BACKGROUND: Since the emergence of methicillin-resistant Staphylococcus aureus, the glycopeptide vancomycin has been the only uniformly effective treatment for staphylococcal infections. In 1997, two infections due to S. aureus with reduced susceptibility to vancomycin were identified in the United States. METHODS: We investigated the two patients with infections due to S. aureus with intermediate resistance to glycopeptides, as defined by a minimal inhibitory concentration of vancomycin of 8 to 16 microg per milliliter. To assess the carriage and transmission of these strains of S. aureus, we cultured samples from the patients and their contacts and evaluated the isolates. RESULTS: The first patient was a 59-year-old man in Michigan with diabetes mellitus and chronic renal failure. Peritonitis due to S. aureus with intermediate resistance to glycopeptides developed after 18 weeks of vancomycin treatment for recurrent methicillin-resistant S. aureus peritonitis associated with dialysis. The removal of the peritoneal catheter plus treatment with rifampin and trimethoprim-sulfamethoxazole eradicated the infection. The second patient was a 66-year-old man with diabetes in New Jersey. A bloodstream infection due to S. aureus with intermediate resistance to glycopeptides developed after 18 weeks of vancomycin treatment for recurrent methicillin-resistant S. aureus bacteremia. This infection was eradicated with vancomycin, gentamicin, and rifampin. Both patients died. The glycopeptide-intermediate S. aureus isolates differed by two bands on pulsed-field gel electrophoresis. On electron microscopy, the isolates from the infected patients had thicker extracellular matrixes than control methicillin-resistant S. aureus isolates. No carriage was documented among 177 contacts of the two patients. CONCLUSIONS: The emergence of S. aureus with intermediate resistance to glycopeptides emphasizes the importance of the prudent use of antibiotics, the laboratory capacity to identify resistant strains, and the use of infection-control precautions to prevent transmission. (+info)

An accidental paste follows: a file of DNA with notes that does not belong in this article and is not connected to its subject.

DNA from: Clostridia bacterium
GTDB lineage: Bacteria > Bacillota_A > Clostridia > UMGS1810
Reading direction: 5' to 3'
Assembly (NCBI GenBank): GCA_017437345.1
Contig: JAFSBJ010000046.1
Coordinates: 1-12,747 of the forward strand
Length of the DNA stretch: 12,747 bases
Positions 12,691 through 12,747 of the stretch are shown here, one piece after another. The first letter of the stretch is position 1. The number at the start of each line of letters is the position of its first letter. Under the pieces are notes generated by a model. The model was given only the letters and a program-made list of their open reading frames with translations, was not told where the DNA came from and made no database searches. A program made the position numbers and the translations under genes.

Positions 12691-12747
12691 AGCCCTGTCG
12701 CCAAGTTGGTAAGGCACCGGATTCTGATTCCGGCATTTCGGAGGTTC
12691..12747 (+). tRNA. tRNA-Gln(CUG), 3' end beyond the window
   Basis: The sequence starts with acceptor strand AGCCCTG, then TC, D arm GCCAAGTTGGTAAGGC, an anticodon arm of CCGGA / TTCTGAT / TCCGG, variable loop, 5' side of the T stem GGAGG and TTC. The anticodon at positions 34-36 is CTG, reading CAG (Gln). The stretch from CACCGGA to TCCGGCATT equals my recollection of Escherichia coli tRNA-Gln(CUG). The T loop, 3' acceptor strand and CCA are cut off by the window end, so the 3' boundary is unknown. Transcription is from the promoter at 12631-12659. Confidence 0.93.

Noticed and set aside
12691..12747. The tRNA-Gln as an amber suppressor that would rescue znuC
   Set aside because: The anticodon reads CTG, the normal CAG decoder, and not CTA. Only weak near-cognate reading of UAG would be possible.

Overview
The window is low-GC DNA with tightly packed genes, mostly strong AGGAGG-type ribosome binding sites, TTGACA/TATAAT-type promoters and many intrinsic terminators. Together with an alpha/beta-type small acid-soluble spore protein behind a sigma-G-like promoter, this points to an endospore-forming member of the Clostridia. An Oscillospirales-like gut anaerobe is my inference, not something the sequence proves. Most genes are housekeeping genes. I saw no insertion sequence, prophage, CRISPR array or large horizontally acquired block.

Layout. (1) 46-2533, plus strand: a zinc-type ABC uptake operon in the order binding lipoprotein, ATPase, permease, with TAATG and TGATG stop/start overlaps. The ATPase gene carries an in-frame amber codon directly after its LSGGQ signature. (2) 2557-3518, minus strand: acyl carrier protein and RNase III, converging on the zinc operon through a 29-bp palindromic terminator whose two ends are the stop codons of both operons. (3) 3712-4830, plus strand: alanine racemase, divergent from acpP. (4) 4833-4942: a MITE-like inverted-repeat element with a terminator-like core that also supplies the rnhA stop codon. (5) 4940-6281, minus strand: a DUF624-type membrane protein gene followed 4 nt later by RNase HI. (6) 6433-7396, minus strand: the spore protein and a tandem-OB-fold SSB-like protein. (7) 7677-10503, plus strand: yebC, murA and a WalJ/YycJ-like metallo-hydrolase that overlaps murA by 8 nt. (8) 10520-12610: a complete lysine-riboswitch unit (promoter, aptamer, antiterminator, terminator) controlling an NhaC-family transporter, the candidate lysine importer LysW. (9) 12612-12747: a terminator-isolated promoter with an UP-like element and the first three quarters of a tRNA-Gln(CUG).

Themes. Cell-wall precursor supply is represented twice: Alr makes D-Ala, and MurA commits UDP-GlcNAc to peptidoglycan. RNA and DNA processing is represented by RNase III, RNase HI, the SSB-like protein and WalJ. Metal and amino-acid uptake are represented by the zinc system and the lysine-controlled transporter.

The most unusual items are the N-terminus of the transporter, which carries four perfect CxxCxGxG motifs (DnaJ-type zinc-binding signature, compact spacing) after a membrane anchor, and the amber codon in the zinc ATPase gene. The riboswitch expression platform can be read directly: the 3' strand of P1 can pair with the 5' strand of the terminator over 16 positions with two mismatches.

Alpha-toxin and gamma-toxin jointly promote Staphylococcus aureus virulence in murine septic arthritis.